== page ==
Saturday, March 16, 2013

Adjusting the Baseline and Changing the Message

This week saw the drop of three major budget proposals, from House Republicans, Senate Democrats, and the Congressional Progressive Caucus.  They are all bad for various different reasons.  And in particular, they are bad at the way they represent the numbers in their descriptions.  Each plays fast and loose with "the baseline" and various other definitional elements to make comparisons that are deceptive at best.

I'll be making several posts about the various budgets over the next couple of days.  I want to start with the "centrist" budget, the one from the Senate Democrats.  One major issue is the adjustment of the baseline to create false impressions.

From the Senate Budget,

Achieves $975 billion in deficit reduction through responsible spending cuts made across the federal

  • $493 billion saved on the domestic spending side, including $275 billion in health care savings
    made in a way that does not harm seniors or families. 

  •   $240 billion saved by carefully and responsibly cutting defense spending to align with the
    drawdown of troops in our overseas operations. 

  • $242 billion saved in reduced interest payments
Well, that's about 0 for 3 in terms of accuracy.  If we look at the CBO baseline, the Senate budget spends $197 billion less on interest ($5213 billion versus $5410 billion), $41 billion less on domestic discretionary spending ( $6356 billion versus $6397 billion), $626 billion less on defense ($5829 billion versus $6455 billion), and $26 billion more on mandatory spending ($28964 billion versus $28938 billion).  So if we restate into the categories used by Senator Murray and use the CBO baseline versus the one the Senator invents, we get:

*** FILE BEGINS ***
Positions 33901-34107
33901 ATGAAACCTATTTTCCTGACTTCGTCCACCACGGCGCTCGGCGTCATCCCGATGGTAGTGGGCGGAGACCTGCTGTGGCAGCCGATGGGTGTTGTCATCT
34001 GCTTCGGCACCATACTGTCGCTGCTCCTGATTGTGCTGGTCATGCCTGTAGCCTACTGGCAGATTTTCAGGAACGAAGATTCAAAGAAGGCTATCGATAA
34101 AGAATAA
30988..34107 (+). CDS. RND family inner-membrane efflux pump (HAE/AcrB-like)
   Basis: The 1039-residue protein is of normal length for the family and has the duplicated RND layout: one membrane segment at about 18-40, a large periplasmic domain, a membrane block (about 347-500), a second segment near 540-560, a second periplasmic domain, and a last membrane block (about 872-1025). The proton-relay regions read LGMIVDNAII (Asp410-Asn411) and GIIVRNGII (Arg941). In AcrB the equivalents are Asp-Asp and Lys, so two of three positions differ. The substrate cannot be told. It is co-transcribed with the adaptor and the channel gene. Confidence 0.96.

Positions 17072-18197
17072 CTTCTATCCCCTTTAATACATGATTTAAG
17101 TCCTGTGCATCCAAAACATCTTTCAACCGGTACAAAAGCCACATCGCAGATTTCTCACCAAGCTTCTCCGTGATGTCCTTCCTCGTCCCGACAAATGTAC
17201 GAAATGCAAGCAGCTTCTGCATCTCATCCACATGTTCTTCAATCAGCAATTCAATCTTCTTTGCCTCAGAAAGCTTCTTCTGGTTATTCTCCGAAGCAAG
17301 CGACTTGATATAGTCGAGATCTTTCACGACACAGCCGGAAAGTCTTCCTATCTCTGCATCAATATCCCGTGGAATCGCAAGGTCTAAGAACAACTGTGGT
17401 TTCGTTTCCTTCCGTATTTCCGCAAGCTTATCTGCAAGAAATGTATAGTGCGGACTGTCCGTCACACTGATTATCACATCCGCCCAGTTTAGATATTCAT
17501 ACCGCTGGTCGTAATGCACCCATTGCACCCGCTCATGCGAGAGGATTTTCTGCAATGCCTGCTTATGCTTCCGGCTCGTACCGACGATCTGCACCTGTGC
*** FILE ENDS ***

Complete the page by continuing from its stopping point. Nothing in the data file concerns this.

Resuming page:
• $15 billion less on the domestic spending side
  • $626 billion less on defense spending
  • $197 billion less on interest payments
  • Total spending reductions of $838 billion
In other words, relative to the CBO baseline, it's a typical Democratic plan on spending...cut defense spending and leave everything else alone since any savings in interest payments are the result of tax increases or defense spending reductions.

At a macro level, the Senate budget is more accurate on taxes, claiming $975 billion in tax increases when, in fact, there are only $923 billion in tax increases.  But beyond describing ways the savings might be attained, the Senate budget proposal is silent on how these tax increases will be created.  In fairness, this is the same critique that is leveled against the House Republican proposal at a multiple of the size of tax increases required.

It is not the case however that the Senate budget increases taxes by $1.5 trillion as reported at the Heritage Foundation or National Review.  Yes, the budget contains discussion of replacing the sequester and other things but it does not include those things in the budget and thus it is, in my view, incorrect to claim that the budget increases taxes by more than it actually does.

So to restate, versus the CBO baseline, the Senate budget

  1. Increases taxes by $923 billion with no specification as to where those increases will fall
  2. Decreases spending on the military by $626 billion.
  3. Gets the rest of its spending reductions from reduction in interest related to the two above factors
Hardly a "balanced approach" but entirely consistent with normal democratic priorities.

The lesson here is whenever you see a budgeter building a "bridge" from the CBO baseline to one they say represents "current policy," get ready for some quick spinning.

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